Rock-steady way to tackle rising Carbon Dioxide
Barrack Obama has famously pledged to put the US at the forefront of global warming (cynics would say it already is!), so it's fitting that a US scientist has this week developed a strategy that could lock away literally billions of tonnes of CO2 per year.
Writing in this week's PNAS, Columbia University geologist Peter Keleman explains how it should be possible to use the same mechanism that has controlled CO2 levels on Earth for billions of years to cut greenhouse gases today.
His approach revolves around one of the most abundant minerals on the planet called olivine, which is a form of magnesium silicate. At the Earth's surface this chemical readily reacts with carbon dioxide and water to form magnesium carbonate (called magnesite) and quartz (silica), thus locking the CO2 away as rock. Keleman has shown that CO2 warmed to about 30 degrees Celsius and pumped into seams of olivine rapidly kickstarts the chemical reaction, which itself produces heat, accelerating the process further.
"Our data suggests that about 4 billion tonnes of CO2 per cubic kilometre of rock involved in the process could be locked away with this process," Keleman explains, "and given that we currently produce about 30 billions tonnes per year, and Richard Branson has offered a substantial cash prize to anyone who can lock away 1 billion tonnes of CO2, we're definitely in the right ball park."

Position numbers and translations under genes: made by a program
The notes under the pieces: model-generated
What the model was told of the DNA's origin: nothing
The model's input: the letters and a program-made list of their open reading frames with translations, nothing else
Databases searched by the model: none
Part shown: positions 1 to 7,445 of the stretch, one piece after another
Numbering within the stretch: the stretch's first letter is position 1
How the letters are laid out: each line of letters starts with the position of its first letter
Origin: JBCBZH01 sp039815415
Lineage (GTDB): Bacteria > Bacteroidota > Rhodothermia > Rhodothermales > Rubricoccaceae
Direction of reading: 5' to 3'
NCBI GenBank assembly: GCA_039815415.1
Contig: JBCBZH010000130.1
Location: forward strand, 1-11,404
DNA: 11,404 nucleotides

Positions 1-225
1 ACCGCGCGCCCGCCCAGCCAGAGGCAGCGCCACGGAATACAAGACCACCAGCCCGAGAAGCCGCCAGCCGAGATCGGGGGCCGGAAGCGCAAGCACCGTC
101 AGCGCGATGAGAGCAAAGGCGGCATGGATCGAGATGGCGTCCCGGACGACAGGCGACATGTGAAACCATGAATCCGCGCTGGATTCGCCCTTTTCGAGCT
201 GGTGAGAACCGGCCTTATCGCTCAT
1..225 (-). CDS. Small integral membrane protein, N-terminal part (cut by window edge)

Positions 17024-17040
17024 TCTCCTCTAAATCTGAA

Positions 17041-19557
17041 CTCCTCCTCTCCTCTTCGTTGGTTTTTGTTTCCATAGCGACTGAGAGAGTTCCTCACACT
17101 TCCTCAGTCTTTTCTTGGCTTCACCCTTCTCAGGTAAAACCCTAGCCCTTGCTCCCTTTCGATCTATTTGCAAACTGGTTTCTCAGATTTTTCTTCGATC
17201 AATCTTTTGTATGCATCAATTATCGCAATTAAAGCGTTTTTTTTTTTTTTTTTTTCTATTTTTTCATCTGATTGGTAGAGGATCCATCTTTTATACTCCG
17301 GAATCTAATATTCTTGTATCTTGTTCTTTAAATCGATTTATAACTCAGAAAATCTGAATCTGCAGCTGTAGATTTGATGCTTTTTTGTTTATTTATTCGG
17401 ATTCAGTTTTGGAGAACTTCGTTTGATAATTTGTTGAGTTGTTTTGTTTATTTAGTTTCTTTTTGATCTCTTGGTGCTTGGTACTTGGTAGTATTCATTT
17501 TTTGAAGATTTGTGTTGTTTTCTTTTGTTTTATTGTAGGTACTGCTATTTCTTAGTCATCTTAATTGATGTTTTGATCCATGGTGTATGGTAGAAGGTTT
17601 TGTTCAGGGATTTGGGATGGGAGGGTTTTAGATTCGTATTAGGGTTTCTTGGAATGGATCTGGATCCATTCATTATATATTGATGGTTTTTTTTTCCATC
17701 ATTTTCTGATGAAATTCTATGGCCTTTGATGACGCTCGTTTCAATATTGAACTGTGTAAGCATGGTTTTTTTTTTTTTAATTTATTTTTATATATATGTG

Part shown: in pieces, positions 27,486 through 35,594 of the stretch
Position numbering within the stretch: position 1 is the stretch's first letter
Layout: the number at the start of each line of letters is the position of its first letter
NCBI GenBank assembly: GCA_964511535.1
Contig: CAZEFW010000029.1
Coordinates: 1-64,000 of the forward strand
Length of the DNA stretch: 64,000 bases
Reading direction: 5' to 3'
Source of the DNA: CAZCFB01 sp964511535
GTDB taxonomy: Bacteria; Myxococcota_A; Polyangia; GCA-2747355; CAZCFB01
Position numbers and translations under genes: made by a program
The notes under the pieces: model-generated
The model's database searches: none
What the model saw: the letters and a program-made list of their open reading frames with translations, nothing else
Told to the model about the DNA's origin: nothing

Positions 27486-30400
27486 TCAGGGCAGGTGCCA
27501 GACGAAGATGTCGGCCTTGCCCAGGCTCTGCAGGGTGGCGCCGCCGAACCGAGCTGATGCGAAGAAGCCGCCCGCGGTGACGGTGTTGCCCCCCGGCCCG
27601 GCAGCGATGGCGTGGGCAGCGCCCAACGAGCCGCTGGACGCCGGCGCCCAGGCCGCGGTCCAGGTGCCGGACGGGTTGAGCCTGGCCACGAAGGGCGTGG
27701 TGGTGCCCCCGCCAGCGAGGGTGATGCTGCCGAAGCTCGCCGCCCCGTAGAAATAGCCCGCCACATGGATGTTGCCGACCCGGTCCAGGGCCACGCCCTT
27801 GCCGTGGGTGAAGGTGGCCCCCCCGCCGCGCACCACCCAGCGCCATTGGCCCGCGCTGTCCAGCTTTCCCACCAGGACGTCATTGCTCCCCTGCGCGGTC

The good news is that wherever there are mountains there are rich deposits of olivine, and some countries are extremely well endowed with the mineral including the Balkans, Saudi Arabia, the United Arab Emirates and Papua New Guinea. So is Keleman suggesting we need to ship our waste CO2 to these places? Not quite; in this instance Mohammed will have to come to the mountain.
"I think in the future we'll see a migration of CO2-producing industries and electricity-generating facilities to areas with the capacity to lock away CO2 using technqies like this."